35 The role of convectively-generated cold pools on model biases in the boundary-layer thermodynamics of the Sahara

Monday, 9 June 2014
Palm Court (Queens Hotel)
Luis Garcia-Carreras, Stockholm University, Stockholm, Sweden; and J. H. Marsham, D. J. Parker, C. L. Bain, S. F. Milton, A. Saci, M. Salah-Ferroudj, B. Ouchene, and R. Washington

Radiosonde data from the remote Sahara have been used to confront global model behaviour with regular in-situ profile observations for the first time in this region. Convectively-generated cold pools are produced by the evaporation of precipitation and can propagate over large distances, particularly at night. These are an important component of mesoscale convective systems, which produce the majority of rainfall in the Sahel, and have been observed to ventilate the Sahara. Cold pools are, however, very poorly captured by parameterisations of convection. We assess how cold pool outflows from moist convection contribute to model biases in the Sahara and evaluate the impact of data assimilation on model analyses.

The Saharan boundary layer is too warm and dry in the forecast and cold pools are shown to contribute to the majority of the mean bias. Although the model does not represent dust and cold pools are an important dust uplift mechanism, the sign of the errors is inconsistent with radiative impacts of dust. These biases can therefore be directly attributed to the missing advective cooling from cold pools.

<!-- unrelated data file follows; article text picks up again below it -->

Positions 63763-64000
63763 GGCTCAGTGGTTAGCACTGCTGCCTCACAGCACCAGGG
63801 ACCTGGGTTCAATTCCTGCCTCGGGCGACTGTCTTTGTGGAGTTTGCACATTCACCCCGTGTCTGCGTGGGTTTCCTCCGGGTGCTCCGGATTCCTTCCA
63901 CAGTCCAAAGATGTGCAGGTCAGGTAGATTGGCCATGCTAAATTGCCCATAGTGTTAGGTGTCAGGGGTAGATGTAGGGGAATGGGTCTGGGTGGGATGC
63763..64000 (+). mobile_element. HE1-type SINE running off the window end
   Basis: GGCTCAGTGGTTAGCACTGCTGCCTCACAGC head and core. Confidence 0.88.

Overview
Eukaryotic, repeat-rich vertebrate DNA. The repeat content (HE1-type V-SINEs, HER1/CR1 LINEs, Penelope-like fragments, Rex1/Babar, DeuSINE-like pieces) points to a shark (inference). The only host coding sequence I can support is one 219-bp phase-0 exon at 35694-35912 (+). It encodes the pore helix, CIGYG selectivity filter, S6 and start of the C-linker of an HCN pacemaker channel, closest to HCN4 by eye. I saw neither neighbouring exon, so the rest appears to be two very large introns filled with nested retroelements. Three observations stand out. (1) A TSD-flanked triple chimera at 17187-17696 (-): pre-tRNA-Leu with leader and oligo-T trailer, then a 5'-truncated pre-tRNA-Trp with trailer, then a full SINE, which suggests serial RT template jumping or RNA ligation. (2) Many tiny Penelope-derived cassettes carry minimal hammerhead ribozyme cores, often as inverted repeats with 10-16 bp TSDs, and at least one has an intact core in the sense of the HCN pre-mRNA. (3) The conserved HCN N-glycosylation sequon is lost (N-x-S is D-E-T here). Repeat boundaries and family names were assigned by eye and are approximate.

Cold pools cause 29% of the observed low-level meridional humidity flux, but this contribution is absent both in the forecast and analysis, thus affecting the large-scale water cycle of the West African monsoon/Saharan heat low system. Assimilation of the radiosonde data reduces these errors, but significant temperature and meridional humidity-flux biases remain at night, when cold pools are most frequent and intense. This implies that significant errors remain in the analysis, and that these biases have a diurnal cycle which will in turn affect the diurnal cycle in the model.

The model biases are consistent with the larger-scale heat-low biases in the operational Unified Model. Furthermore, model analyses show significant differences in the Sahara, hampering efforts to evaluate model performance in such a data-sparse region. These issues are shown here to be linked to known deficiencies with parameterisations of convection that are used in all global weather and climate models. This study suggests that the upscale impact of the misrepresentation of moist convective processes significantly affects continental-scale biases, altering the West African monsoon circulation.

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